DuBois advocated for open confrontation of racism. He believed that lack of reacting to the racism is what had legitimized and strengthened this menace. On the other hand, Washington held that there was no need of holding demonstration, conducting strikes and attacking the whites but instead they were supposed to address their demons of laziness and criminality. They were also expected to be hardworking people, less promiscuous and stop complaining excessively.

In confronting DuBois call for African American’s to agitate, he instead urged them to observe discipline. It is on this point that DuBois blamed Washington of excusing the Whites of the atrocities that they did to the African Americans and instead blamed all this on Blacks claiming that they were not trying hard like the Whites. Washington believed that it is for this reason that blacks were trailing behind the whites. They both believed that the status quo for blacks had to be uplifted to be like that of the whites. (Cobb J. C. , 1994; 26-58)

In conclusion, we can say that though the two leaders differed in their views especially in the approach to be employed they also had some things in common. They both believed that racism was a monster that had to be fought and they both believed that African Americans had to be educated so as to be able to face the ugly face of racism. Though they differed in the type of education, they also differed in the means of achieving freedom. For example when DuBois wanted overt confrontation the other one wanted gradual approach of economically empowerment of the Blacks.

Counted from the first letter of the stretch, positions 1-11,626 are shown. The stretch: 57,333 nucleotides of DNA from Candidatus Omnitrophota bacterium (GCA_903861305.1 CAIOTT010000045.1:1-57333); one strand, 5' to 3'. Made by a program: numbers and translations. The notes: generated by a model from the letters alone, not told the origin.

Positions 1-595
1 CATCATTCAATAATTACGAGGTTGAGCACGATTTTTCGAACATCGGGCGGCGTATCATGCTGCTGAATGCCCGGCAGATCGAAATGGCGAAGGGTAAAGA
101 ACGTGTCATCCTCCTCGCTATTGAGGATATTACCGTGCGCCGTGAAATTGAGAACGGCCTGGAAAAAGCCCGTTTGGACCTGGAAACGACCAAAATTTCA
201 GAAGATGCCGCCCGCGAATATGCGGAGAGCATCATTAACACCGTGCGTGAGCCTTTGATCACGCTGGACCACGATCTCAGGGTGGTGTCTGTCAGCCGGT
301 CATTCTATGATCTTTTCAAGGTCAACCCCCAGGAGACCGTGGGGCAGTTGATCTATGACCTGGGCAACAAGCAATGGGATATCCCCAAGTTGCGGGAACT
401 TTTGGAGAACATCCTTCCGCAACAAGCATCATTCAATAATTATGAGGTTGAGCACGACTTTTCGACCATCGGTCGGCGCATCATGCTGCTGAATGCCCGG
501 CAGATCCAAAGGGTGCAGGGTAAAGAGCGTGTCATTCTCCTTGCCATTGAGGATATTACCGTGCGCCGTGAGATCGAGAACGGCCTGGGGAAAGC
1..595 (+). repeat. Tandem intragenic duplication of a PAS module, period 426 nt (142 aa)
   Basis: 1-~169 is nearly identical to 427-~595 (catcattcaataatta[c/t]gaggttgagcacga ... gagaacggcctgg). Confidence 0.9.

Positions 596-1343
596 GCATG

They both played a significant role in the struggle for the emancipation of the black Americans for ach had a unique thing that they contributed. Reference: Hine D. C. and Harold, 2003. Africa American Odyssey Volume II Since 1863. Prentice Hall. Elsa B. B. and Thomas C. H. , Eds. 2002. Major Problems in Africa American History. Vol. 2. Houghton Mifflin. Cobb J. C. , 1994; The Most Southern Place on Earth: The Mississippi Data and The Roots of Regional Identity. Oxford University Press, New York.

Booker T. Washington and W.E.B DuBois Views essay

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Related Questions

on Booker T. Washington and W.E.B DuBois Views

How did DuBois and Washington differ?

Washington and W. E. B. ... Du Bois likewise trusted in personal development through training. In any case, he accepted that first they should dispose of isolation. Du Bois reprimanded Washington's acknowledgment of racial isolation since he felt that it just urged whites to deny African American rights.

Why was DuBois better than Washington?

Du Bois additionally had confidence in personal development through instruction. Be that as it may, he accepted that first they should dispose of isolation. Du Bois condemned Washington's acknowledgment of racial isolation since he felt that it just urged whites to deny African American rights.

Why did DuBois disagree with Washington?

Washington, instructor, reformer and the most influentional dark pioneer of his time (1856-1915) lectured a way of thinking of self improvement, racial solidarity and accomodation. He asked blacks to acknowledge separation for the present and focus on hoisting themselves through difficult work and material prosperity.

What did Booker T Washington and WEB DuBois have in common?

Booker T. Washington and W.E.B. DuBois' Shared objective of Uniformity for African Americans. Booker T. Washington and W.E.B. DuBois' Shared objective of Equity for African Americans The US cultural framework during the nineteenth century was immersed with an inheritance of separation dependent on race.

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Booker T. Washington and W.E.B DuBois Views. (2016, Aug 10). Retrieved from